We were not trained professionally to measure blood pressure so there may be slight error in the values. In addition, the blood pressure values are not exact because it was determined by ear and are mostly whole number values. Some of the heart rates were taken by hand as well due to equipment malfunction which could also have contributed to errors in the results. For heart rate, the heart rate monitor was highly sensitive and often misread while subjects were exercising. This contributed to large variances in heart rate, affecting our results greatly. The control group blood pressure and heart rate were measured with a wrist device.
This sometimes did not record individual’s blood pressure well and may have been off by large values. As a result, we checked the blood pressure many times using this equipment and in that time period the blood pressure may have changed.
Conclusion We hypothesized that a group of college students who moderately exercised for a short duration of time while memorizing a series of 20 flash cards would be able to recall these images more accurately during follow-up testing than the control group of college students who did not
Effects of Exercise on Memory Lab group: 1 Section: 603 Drakas, Fritz, King, Rashid, Schmitt 16 exercise. Our results did not support our hypothesis as there were no significant differences between our experimental and control groups on any aspect of our study. In the future, to make a more conducive argument on the relevance of exercise to memory retention, we suggest designing a longer duration study, ideally lasting at least 6 months with a larger sample size, consisting of at least 100 participants in each group and possibly measurements of reaction time.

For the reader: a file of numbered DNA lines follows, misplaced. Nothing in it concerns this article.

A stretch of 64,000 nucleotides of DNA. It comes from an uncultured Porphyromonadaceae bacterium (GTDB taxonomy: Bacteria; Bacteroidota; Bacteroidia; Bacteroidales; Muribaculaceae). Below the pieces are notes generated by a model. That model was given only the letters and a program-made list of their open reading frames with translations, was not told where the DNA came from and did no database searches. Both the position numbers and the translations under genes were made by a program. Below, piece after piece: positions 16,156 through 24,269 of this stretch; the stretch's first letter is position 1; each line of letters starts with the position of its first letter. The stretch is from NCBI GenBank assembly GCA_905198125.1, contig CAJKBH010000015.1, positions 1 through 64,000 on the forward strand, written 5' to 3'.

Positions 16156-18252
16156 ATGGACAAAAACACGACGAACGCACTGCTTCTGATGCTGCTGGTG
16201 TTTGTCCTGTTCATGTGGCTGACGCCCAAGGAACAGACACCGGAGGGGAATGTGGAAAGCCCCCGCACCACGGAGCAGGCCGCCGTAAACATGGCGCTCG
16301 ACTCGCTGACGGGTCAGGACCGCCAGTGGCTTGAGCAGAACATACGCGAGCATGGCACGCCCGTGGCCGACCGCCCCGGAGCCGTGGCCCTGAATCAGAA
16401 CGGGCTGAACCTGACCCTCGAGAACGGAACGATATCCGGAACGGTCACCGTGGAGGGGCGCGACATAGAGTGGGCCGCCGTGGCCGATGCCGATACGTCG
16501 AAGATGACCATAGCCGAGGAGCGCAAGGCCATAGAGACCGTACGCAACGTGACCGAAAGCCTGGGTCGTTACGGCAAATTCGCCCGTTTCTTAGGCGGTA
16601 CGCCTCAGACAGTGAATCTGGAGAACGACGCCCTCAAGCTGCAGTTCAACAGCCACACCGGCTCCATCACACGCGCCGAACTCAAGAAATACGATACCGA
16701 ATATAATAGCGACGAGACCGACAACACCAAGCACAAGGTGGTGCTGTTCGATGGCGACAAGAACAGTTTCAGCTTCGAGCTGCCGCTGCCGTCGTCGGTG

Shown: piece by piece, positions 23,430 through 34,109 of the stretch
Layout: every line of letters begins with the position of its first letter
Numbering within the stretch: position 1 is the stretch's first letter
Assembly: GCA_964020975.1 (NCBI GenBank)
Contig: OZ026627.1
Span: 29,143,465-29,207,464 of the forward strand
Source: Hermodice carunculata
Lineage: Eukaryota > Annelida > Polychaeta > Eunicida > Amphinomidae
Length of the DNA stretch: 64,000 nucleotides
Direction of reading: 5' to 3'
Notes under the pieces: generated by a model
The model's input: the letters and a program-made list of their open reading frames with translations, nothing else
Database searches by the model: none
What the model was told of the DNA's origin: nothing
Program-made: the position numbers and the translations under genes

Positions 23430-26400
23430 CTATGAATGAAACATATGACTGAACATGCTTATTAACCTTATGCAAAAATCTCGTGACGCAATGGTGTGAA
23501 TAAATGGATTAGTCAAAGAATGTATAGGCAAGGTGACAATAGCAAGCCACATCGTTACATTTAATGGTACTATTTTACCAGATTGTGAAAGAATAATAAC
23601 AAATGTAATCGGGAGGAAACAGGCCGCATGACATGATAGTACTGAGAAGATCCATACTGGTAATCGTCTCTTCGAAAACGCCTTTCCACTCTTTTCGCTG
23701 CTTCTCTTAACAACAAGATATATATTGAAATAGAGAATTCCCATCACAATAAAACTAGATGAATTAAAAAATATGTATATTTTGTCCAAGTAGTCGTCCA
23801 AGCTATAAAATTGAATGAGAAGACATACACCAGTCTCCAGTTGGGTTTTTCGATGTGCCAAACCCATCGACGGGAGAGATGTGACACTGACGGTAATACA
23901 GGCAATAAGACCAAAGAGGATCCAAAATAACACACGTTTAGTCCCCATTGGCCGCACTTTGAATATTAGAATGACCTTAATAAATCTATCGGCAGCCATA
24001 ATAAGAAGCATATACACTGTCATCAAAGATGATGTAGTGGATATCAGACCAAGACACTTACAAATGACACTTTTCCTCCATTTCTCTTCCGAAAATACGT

Because of time constraints, our study could only be conducted on a very small sample size and for a short amount of time. A more in-depth study is needed to find more accurate results, including distinguishing specific results between genders. Though our study may be limited, this topic on memory in relation to exercise is being extensively reviewed and discussed. While the majority of the literature we reviewed suggests results opposite of ours, meaning the experimenters concluded exercise does positively influence memory retention, other studies showed that exercise may deter memory retention.